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Salt Curing

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farmgal
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Salt Curing

Postby farmgal » Mon Feb 06, 2017 10:21 pm

I am currently salt curing eggs yolks, in a 50 salt-50- sugar solution..

I will be doing goose, duck and chicken eggs in this way, once fully prepared, they will hold up to a year and are grated like a well aged dry cheese on dishes.

I also made Cured Salmon this week and I have plans for a number of other salt cured meats this year..

Anyone else?
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HopeImReady
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Re: Salt Curing

Postby HopeImReady » Fri Feb 10, 2017 2:48 am

I have tried the Swedish-style gravlax, salt-curing salmon. I found that I don't like the texture of the finished product, compared to smoked or jerkied salmon. I have never thought of curing eggs. Is that similar to pickling hard-boiled eggs?
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farmgal
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Re: Salt Curing

Postby farmgal » Mon Feb 13, 2017 9:08 pm

The salt cured egg yolk ends up a hard solid piece, that you grate like a old aged dry cheese, it adds a bit of salt-egg flavour to what its used on, typically on salad's or pasta or in sauces as such..

I am working on a post for the salt cured month for the blog, and I just took the yolks out of their cures and into the dryer now, you can hang them to dry but it takes another two or three weeks to finish them and I am wanting to use them before that.

They are a very different texture to pickled eggs..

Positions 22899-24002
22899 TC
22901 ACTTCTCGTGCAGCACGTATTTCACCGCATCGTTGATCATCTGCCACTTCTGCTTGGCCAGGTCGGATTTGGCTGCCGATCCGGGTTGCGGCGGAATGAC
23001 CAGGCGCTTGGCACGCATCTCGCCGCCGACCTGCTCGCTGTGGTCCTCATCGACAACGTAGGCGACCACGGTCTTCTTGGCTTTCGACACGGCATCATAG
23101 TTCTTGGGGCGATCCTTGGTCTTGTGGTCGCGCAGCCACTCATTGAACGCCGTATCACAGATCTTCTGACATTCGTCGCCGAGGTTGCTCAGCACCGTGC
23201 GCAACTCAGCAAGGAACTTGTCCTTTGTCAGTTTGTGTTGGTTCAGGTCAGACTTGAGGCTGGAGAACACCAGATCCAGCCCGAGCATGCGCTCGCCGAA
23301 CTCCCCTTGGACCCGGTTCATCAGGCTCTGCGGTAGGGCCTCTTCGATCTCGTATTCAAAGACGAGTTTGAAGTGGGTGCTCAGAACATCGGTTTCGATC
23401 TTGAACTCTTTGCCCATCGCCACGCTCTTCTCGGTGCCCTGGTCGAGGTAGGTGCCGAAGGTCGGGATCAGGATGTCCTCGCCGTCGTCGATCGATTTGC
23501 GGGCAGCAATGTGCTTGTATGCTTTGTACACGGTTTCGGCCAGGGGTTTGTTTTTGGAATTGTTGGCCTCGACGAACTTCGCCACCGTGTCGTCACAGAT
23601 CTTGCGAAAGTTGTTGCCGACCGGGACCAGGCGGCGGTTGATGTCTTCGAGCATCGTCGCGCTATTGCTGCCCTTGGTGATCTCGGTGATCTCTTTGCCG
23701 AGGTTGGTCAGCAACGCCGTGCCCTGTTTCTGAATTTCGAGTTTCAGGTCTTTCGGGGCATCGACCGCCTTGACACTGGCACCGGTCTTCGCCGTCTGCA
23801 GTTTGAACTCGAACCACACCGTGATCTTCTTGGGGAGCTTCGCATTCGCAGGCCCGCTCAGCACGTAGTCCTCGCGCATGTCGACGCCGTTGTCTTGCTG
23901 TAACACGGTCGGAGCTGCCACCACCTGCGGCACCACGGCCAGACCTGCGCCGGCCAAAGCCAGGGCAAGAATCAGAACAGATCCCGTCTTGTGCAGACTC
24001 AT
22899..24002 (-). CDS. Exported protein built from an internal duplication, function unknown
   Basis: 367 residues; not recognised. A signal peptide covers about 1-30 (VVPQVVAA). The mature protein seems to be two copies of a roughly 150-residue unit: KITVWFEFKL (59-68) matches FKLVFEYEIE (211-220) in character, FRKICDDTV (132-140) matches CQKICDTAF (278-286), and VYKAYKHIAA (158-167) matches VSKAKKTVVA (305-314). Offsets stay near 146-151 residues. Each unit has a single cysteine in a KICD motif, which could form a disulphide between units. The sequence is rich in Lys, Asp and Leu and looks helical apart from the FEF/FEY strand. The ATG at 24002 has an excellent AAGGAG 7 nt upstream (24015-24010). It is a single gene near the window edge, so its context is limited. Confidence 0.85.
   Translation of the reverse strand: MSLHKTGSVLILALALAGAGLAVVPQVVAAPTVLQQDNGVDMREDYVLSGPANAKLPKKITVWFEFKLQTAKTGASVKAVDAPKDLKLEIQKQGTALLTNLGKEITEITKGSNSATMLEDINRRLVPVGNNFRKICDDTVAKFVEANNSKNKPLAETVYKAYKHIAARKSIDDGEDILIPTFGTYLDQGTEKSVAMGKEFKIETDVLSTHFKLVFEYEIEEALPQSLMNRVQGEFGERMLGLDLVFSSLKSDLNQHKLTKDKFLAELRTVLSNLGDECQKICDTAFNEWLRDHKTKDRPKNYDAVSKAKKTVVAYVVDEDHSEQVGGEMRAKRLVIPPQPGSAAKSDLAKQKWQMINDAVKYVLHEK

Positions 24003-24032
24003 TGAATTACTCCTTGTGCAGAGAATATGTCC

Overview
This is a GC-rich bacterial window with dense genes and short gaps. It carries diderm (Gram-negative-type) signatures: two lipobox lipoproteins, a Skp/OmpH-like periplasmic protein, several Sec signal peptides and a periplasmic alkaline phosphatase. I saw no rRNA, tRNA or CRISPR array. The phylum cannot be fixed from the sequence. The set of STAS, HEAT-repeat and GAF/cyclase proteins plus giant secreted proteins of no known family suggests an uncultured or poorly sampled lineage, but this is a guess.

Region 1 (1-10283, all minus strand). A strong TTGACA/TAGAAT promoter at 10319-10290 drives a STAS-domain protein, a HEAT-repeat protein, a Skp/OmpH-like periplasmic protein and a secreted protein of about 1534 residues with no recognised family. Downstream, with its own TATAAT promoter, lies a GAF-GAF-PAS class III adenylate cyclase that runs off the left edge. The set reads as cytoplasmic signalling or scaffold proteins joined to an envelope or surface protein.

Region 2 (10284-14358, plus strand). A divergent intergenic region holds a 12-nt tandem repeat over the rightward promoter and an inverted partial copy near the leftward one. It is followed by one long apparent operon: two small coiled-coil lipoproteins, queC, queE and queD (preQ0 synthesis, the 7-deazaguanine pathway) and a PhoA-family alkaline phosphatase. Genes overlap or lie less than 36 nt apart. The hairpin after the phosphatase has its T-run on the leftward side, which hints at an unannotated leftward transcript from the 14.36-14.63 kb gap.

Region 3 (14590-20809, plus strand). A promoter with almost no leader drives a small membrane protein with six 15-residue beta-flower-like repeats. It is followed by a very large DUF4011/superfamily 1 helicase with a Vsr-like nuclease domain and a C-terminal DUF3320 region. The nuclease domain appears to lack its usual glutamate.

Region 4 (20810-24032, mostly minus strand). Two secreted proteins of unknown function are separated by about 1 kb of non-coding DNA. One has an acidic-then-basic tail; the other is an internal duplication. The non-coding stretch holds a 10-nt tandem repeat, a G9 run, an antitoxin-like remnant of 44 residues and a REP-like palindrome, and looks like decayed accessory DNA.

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Re: Salt Curing

Postby farmgal » Wed Feb 15, 2017 2:08 pm

https://livingmydreamlifeonthefarm.com/ ... egg-yolks/

sorry for just linking, but my photos are to big to upload.. but if you do not care about seeing the photos, here are the written post if you want to try it?

One cup of canning salt, one cup of sugar with the ratio of 50/50 for whatever amount you need for the amount of egg yolks you are doing, I did chicken because that is what is laying right now on the farm but we are going to do this again with duck an goose later this year as well. this is the bottom layer with the yolks on top, it was fully covered till you can see nothing and into my cold room, others use the fridge. at the  24 hour mark, I moved a touch more of the cure from the side over the egg on the top as it had melted a touch

After a week in the cure, I took these stunning beauties out of the cure, they say gently brush off what you can or you can give a tiny rinse, your choice, I rinsed with cool water as short as possible. now you can wrap them in cheese cloth and hang to slow dry for two or three weeks and once fully dry they will last up to a year in proper storage.

I wanted to get them done and this post up, so I did the fast way, into my dehydrator at the jerky setting for 4 hours and then sit overnight and this is the lovely result, the next day.

Grated into rich, golden bits of salty, sweet eggy goodness, even my hubby agreed, like a aged parm cheese in texture and that they are good, can be grated over salads, on sandwiches, on pasta and grated in sauces an so forth
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Re: Salt Curing

Postby HopeImReady » Thu Feb 16, 2017 2:33 am

Thanks farmgal - I am going to try this out :)
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"The thing about smart mother f*ckers, is that they sometimes sound like crazy mother f*ckers to dumb mother f*ckers." -Abraham .”


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